Stopping drug patents has stopped pandemics before

By | May 8, 2021

Laurie Garrett writes:

U.S. President Joe Biden’s waiver of patent protections for U.S.-made COVID-19 drugs and vaccines is a historic milestone and a moral imperative. It is also an overdue acknowledgement of recent experiences. Contrary to prognostications from the pharmaceutical sector that side-stepping the Trade-Related Aspects of Intellectual Property Rights (TRIPS) component of the World Trade Organization (WTO) will mark the death knell of the drug industry, the world’s response to HIV/AIDS long ago demonstrated that patents stymie accessible treatment, cost lives, and offer little bona fide enhancement of innovation. There are challenges that lie ahead—but harm to pharmaceutical companies or future patients who will rely on their productivity do not count among them.

Consider what happened in the years after 1996, when a consortium of pharmaceutical companies took the unprecedented step of sharing their HIV/AIDS treatment data and manufacturing, resulting in a collaboration that was the turning point for what had been a catastrophically grim pandemic. By working together, the companies demonstrated that any one anti-HIV/AIDS drug, taken as monotherapy, would fail, possibly even hasten the pace of the disease process. But when taken in combinations of three or four drugs, made by usually rival companies, the antiviral assault was so powerful that people bounced back from the edge of death like the Biblical Lazarus who was resurrected by Jesus.

As millions of HIV positive people living in wealthy countries switched overnight from planning their funerals to building up retirement accounts, the miracle of combination antiviral therapy was denied to millions more living with AIDS in sub-Saharan Africa and other poorer regions. A battle unfolded, pitting a reluctant—even obstinate—pharmaceutical industry against AIDS activists, physicians, and political leaders from developing countries. In 2002, former U.S. President Bill Clinton intervened, using his bully pulpit in consultation with a team of academic experts convened by his philanthropic foundation to contrive a tech-transfer scheme that had Western pharmaceutical companies provide their patented drug formulas to Indian generic manufacturing companies, ultimately bringing down annual treatment costs from nearly $10,000 to less than $100.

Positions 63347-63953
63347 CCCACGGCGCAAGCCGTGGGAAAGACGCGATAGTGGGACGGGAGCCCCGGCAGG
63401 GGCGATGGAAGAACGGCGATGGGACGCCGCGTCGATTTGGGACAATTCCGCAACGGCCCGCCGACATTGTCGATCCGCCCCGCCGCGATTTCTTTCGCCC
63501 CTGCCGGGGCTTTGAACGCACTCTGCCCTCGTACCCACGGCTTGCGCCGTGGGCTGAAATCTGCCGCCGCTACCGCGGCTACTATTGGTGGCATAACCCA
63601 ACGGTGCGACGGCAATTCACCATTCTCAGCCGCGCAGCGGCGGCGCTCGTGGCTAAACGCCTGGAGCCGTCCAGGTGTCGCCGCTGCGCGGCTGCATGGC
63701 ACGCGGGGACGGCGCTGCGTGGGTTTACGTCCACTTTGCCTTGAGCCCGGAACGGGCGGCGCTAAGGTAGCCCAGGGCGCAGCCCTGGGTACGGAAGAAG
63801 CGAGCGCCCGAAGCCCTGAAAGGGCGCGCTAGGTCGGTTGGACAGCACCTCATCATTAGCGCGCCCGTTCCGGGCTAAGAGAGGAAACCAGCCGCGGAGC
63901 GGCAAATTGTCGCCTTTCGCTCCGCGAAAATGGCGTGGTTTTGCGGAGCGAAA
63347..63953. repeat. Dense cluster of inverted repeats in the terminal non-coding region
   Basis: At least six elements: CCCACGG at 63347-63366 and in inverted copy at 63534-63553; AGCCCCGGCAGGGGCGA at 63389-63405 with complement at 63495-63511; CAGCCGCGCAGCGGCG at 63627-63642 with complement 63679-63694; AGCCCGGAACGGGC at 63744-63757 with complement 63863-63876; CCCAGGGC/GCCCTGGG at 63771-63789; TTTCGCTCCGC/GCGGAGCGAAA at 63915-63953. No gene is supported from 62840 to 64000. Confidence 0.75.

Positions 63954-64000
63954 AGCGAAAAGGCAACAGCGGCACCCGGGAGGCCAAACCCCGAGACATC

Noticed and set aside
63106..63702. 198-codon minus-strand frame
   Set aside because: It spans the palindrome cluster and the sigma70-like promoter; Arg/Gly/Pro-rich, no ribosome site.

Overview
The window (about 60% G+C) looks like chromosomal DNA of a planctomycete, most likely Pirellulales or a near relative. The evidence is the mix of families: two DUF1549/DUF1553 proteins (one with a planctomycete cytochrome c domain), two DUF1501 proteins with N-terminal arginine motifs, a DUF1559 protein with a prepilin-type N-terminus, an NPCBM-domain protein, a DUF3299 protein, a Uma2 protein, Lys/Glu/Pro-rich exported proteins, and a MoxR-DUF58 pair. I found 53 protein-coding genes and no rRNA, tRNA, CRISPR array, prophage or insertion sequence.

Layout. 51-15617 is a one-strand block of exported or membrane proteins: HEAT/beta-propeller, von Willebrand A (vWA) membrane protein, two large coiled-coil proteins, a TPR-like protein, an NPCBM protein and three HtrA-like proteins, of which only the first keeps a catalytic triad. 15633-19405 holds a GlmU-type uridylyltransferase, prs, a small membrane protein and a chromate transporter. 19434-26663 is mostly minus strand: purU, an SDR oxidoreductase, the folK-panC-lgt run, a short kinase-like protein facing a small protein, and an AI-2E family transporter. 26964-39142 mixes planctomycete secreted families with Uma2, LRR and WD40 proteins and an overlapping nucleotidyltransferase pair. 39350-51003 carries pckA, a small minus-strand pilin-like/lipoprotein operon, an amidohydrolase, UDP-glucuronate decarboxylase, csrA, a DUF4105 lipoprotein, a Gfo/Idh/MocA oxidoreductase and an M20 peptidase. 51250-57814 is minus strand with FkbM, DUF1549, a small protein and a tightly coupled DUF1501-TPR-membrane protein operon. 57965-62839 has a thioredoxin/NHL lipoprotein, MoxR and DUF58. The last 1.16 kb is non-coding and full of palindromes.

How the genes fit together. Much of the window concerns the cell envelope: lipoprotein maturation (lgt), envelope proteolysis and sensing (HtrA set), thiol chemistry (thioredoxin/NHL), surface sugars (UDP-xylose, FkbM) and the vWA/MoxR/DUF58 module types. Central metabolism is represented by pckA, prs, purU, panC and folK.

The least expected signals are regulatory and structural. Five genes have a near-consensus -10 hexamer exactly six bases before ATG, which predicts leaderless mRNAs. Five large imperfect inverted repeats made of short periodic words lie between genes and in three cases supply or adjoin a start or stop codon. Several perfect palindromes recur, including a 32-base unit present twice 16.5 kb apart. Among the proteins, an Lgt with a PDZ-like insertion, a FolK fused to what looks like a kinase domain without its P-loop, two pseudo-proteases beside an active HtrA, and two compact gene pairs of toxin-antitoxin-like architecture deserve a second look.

Far from bringing chaos to the pharmaceutical industry and stifling innovation, the Clinton Foundation’s maneuver around the strict enforcement of intellectual property laws ushered in a dramatic era of HIV drug invention that improved the antiviral power of treatment, lowered drug side effects, developed new drug forms that are now taken to prevent infection, increased options for pediatric care, and greatly improved the methods for which HIV positive individuals could take their life-sparing treatments. Despite the loss of guaranteed patent protection and pressure to transfer technology to, primarily, Indian pharmaceutical companies, wealthy nations’ drug companies have profited and continue to innovate on the HIV/AIDS front. [Continue reading…]

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